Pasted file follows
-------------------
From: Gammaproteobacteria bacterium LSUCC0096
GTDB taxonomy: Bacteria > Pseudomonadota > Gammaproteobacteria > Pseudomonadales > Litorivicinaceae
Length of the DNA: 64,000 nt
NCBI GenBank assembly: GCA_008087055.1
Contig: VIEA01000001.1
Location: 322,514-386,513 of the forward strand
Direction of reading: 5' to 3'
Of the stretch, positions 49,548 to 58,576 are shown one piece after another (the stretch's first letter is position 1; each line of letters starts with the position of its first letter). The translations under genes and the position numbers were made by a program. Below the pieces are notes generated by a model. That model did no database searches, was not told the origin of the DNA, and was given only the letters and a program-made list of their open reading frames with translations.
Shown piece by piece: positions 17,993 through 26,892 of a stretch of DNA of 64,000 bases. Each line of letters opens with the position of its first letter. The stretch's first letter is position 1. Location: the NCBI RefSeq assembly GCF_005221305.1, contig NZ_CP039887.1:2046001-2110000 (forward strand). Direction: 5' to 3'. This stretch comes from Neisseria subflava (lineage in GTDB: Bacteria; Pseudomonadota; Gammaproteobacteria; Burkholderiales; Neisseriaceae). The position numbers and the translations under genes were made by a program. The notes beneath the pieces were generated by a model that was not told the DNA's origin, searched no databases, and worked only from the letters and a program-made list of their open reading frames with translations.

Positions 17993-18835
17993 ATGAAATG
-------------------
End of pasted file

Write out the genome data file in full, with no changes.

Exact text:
From: Gammaproteobacteria bacterium LSUCC0096
GTDB taxonomy: Bacteria > Pseudomonadota > Gammaproteobacteria > Pseudomonadales > Litorivicinaceae
Length of the DNA: 64,000 nt
NCBI GenBank assembly: GCA_008087055.1
Contig: VIEA01000001.1
Location: 322,514-386,513 of the forward strand
Direction of reading: 5' to 3'
Of the stretch, positions 49,548 to 58,576 are shown one piece after another (the stretch's first letter is position 1; each line of letters starts with the position of its first letter). The translations under genes and the position numbers were made by a program. Below the pieces are notes generated by a model. That model did no database searches, was not told the origin of the DNA, and was given only the letters and a program-made list of their open reading frames with translations.
Shown piece by piece: positions 17,993 through 26,892 of a stretch of DNA of 64,000 bases. Each line of letters opens with the position of its first letter. The stretch's first letter is position 1. Location: the NCBI RefSeq assembly GCF_005221305.1, contig NZ_CP039887.1:2046001-2110000 (forward strand). Direction: 5' to 3'. This stretch comes from Neisseria subflava (lineage in GTDB: Bacteria; Pseudomonadota; Gammaproteobacteria; Burkholderiales; Neisseriaceae). The position numbers and the translations under genes were made by a program. The notes beneath the pieces were generated by a model that was not told the DNA's origin, searched no databases, and worked only from the letters and a program-made list of their open reading frames with translations.

Positions 17993-18835
17993 ATGAAATG